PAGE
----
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Consider these 4 points before buying laptop for university

It is generally advised you stick to the platform you have a good deal of experience using, be it Apple Macintosh or Microsoft Windows. Source: Shutterstock

One must-have for a student heading to college is a laptop.

While the average laptop nowadays is pretty powerful, not just any model will do. Like buying a pair of jeans, getting the right laptop for your college needs matters just as much, or even more.

Lucky for us, The Guardian has come up with four points to consider before making that crucial purchase:

1. Is it suitable for your course?

The needs of a design student will vary greatly from an MBA student. The best way is to speak to your university or seniors to find out about any special requirements or specific software needed, especially students in technology, engineering, programming and other courses.

Many lecturers are used to teaching with Macs. Source: Shutterstock.

Take note these courses will need a powerful PC with at least 8GB or 16GB memory, and will naturally cost more – when in doubt, it’s better to have more power than less. Take note of any student discounts your university may have or deals like Apple’s Education, where students are eligible for special pricing.

However, if you are taking general courses, you could probably make do with low-end hardware, such as a tablet, Windows 10 laptop or even a Chromebook.

2. What are you going to use it for?

Source: Shutterstock.

There are two factors to consider here – location and portability.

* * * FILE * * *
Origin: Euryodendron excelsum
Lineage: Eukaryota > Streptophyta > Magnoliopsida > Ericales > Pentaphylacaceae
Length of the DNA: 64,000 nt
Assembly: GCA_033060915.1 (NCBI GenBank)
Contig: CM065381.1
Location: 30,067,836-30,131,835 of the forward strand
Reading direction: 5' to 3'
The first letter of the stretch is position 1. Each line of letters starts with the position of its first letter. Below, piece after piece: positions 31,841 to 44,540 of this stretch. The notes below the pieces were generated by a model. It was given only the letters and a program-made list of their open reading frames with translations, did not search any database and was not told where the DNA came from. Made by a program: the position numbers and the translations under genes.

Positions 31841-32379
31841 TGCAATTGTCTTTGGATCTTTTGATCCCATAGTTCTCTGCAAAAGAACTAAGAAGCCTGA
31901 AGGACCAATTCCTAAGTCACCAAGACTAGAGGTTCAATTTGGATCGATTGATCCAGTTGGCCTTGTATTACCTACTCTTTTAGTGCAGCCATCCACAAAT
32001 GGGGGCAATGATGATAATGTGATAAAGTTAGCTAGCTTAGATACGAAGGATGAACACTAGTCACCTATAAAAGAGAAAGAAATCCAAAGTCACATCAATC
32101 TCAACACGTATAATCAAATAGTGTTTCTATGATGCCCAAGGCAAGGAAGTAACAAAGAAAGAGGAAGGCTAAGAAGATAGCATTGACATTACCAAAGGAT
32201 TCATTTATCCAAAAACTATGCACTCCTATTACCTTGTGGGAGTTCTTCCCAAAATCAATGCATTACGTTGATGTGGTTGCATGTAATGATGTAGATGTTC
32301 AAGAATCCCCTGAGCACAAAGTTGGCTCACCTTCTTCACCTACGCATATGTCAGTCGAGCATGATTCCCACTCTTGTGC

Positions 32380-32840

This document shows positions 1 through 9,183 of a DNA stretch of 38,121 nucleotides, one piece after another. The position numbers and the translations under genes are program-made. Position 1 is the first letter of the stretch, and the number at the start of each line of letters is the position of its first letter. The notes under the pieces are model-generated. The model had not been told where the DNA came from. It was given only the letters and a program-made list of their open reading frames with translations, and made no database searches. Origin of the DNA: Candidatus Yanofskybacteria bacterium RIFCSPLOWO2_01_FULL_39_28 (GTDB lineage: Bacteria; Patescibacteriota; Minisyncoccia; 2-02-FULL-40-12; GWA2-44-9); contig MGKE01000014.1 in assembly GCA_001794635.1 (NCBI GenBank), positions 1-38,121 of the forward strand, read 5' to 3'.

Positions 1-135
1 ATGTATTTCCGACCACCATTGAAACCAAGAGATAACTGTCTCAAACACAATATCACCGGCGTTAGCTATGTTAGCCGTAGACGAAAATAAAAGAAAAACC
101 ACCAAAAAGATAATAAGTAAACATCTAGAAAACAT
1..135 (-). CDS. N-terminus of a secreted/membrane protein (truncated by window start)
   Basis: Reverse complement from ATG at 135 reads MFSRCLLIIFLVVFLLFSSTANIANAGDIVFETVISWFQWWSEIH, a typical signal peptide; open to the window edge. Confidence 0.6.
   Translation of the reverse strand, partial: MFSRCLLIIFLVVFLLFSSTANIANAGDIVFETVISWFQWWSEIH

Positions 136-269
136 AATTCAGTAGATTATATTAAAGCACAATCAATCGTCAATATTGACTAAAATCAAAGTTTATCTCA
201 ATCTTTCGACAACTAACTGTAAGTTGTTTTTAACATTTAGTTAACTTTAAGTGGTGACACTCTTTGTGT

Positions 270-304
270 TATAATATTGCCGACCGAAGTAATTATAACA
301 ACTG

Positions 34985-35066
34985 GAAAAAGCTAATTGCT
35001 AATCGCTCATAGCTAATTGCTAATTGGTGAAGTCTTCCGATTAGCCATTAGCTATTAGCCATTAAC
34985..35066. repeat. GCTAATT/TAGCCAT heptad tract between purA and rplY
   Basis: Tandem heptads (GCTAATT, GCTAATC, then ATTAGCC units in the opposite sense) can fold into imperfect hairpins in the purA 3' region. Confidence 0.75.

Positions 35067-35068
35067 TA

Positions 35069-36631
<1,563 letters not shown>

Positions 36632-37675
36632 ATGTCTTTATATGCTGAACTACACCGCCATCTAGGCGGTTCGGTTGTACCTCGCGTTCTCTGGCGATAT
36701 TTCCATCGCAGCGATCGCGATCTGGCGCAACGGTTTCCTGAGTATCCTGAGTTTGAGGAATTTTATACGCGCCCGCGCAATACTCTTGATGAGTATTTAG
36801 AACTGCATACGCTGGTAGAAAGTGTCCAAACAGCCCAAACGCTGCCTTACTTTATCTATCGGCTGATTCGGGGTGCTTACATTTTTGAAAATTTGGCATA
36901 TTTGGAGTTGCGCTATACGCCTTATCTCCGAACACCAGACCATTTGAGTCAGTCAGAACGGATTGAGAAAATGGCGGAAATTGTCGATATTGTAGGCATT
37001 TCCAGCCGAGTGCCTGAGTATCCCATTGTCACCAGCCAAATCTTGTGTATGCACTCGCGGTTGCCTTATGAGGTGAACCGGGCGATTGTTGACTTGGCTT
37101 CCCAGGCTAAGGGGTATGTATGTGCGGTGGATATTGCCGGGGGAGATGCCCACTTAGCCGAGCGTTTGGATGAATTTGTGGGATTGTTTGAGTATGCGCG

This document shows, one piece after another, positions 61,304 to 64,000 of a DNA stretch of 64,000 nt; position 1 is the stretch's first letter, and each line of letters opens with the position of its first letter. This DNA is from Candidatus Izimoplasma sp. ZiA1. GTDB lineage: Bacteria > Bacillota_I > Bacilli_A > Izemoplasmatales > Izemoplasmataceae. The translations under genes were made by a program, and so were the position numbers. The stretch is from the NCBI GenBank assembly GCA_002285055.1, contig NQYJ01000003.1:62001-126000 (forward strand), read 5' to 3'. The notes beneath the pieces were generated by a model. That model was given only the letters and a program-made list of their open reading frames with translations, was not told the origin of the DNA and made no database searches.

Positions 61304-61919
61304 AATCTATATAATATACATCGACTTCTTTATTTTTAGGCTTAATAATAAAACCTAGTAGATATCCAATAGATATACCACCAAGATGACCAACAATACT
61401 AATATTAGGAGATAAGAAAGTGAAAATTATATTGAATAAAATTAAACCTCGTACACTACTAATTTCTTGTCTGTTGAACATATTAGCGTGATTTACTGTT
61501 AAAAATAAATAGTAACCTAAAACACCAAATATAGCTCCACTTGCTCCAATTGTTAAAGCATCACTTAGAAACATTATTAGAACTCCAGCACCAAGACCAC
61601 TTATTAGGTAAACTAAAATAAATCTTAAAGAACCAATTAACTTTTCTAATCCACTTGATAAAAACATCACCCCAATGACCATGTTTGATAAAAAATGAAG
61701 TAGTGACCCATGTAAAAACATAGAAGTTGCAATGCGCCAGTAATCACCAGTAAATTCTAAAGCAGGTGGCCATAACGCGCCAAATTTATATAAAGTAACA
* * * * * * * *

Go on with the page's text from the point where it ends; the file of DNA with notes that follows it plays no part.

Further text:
If you are living on-campus and near to most of your classes, you will have an easier time transporting a heavier laptop than your classmate who lives 30 minutes away and takes the bus. If you will mostly be using the laptop in your room, you can opt for a model with a bigger screen and smaller battery life.

When shopping, keep these four specs in mind: screen size, weight, battery life and price. Know yourself, your course and your university well to choose the best specs for your needs.

3. What is your experience with laptops?

It is generally advised you stick to the platform you have a good deal of experience using, be it Apple Macintosh or Microsoft Windows. Check with your lecturers whether it is a course requirement that you use any one platform as most educational and business software run on Microsoft Windows.

So, if you’re a Mac user now, it would be good to stick to it and pay a one-off £64.99 for Parallels Desktop for Mac so you can run Windows on your Macbook.

4. How much post-purchase support would you need?

HP and Dell offer three years of reasonably priced on-site service to make those computer crashes a little less painful to deal with. For Mac users, it would be prudent to get Apple Care, so you can get technical support via phone as well as other hardware and software support from their team of experts.

Have you tried turning it off and on again? Source: Flickr

For international students, be wary of your laptop brand’s presence in the country you’re heading to. While it may be easy to fix a Huawei tablet in Beijing, it may not be as easy when you are in Manchester, United Kingdom.

Apart from support, insurance and backup matter, too. Gadgets can get stolen and important assignments can be accidentally deleted. Always have multiple backups – one to an online cloud drive such as OneDrive, Google Drive, Dropbox and another on USB thumb drives and external hard drives. You’ll thank yourself for these little extra steps when you accidentally deleted an essay a few hours before the deadline.

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